March 4, 2021

Background:  Despite medical advances, survival after out of hospital cardiac arrest (OHCA) is still largely dependent on high-quality CPR. Many of these events are due to a primary cardiac event, likely coronary artery occlusion. Current guidelines recommend reperfusion therapy following cardiac arrest with signs of acute coronary occlusion on EKG. But this only applies when return of spontaneous circulation (ROSC) is achieved. What about those in refractory arrest? Is there a way to increase survival in those patients? Keeping in mind that achieving ROSC may be impossible without reperfusion and reperfusion will likely not occur without ROSC.

December 14, 2020

Background: In the US out-of-hospital cardiac arrest (OHCA) has an estimated survival rate of <10% overall, but slightly better survival rates with shockable rhythms of approximately 30% [2]. A small proportion of these patients will have refractory VF/VT OHCA not treatable by standard ACLS guidelines.  One possible modality for these patients is extracorporeal membrane oxygenation (ECMO, followed by immediate coronary angiography and percutaneous coronary intervention (PCI).  How would this ECMO-facilitated resuscitation strategy fair when applied in a US metropolitan community?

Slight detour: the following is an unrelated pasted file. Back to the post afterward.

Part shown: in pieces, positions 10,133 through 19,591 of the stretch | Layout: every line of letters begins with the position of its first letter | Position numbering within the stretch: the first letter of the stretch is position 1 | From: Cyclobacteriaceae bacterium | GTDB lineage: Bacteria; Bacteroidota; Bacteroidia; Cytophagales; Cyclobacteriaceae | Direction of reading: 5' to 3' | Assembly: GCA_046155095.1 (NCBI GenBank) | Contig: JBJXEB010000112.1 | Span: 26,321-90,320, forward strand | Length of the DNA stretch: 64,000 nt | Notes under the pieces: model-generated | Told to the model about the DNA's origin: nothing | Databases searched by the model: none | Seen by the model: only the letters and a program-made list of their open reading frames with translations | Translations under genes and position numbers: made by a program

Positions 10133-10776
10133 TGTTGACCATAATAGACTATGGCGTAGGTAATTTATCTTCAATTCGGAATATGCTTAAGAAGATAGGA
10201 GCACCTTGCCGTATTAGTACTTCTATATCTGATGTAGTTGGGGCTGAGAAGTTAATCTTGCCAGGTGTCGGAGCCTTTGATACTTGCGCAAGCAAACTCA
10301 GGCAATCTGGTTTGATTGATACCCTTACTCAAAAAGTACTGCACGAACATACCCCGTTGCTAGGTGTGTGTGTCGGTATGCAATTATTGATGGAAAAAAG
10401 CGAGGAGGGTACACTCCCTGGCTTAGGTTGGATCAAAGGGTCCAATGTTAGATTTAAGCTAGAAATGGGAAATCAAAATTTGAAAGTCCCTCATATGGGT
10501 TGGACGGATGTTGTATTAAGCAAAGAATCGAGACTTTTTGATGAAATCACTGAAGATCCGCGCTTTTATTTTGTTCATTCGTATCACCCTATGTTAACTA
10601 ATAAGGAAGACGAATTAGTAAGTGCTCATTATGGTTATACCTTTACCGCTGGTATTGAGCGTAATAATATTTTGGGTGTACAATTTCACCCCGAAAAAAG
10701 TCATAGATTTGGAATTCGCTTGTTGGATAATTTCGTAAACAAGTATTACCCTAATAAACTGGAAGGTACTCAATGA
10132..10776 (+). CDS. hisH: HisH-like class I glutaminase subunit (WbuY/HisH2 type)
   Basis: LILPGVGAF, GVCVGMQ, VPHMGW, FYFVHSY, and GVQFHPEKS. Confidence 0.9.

May 31, 2020

I am fortunate to work in a hospital system that is very forward thinking.  We have a phenomenal relationship with our intensivists, and I have been fortunate enough to have several discussions with them about how we are managing COVID-19 in our ICUs.  For full transparency, I don’t work up in the ICU, but had the opportunity to discuss what we are doing in our ICUs with one of our intensivists (ECMO, steroids, Remdesivir, etc...).  We are doing something different in San Antonio that I thought was worth discussing on this podcast that may be a feasible option for some institutions and some patients, but not all. If there is one thing this disease has taught me, that is one size does not fit all.
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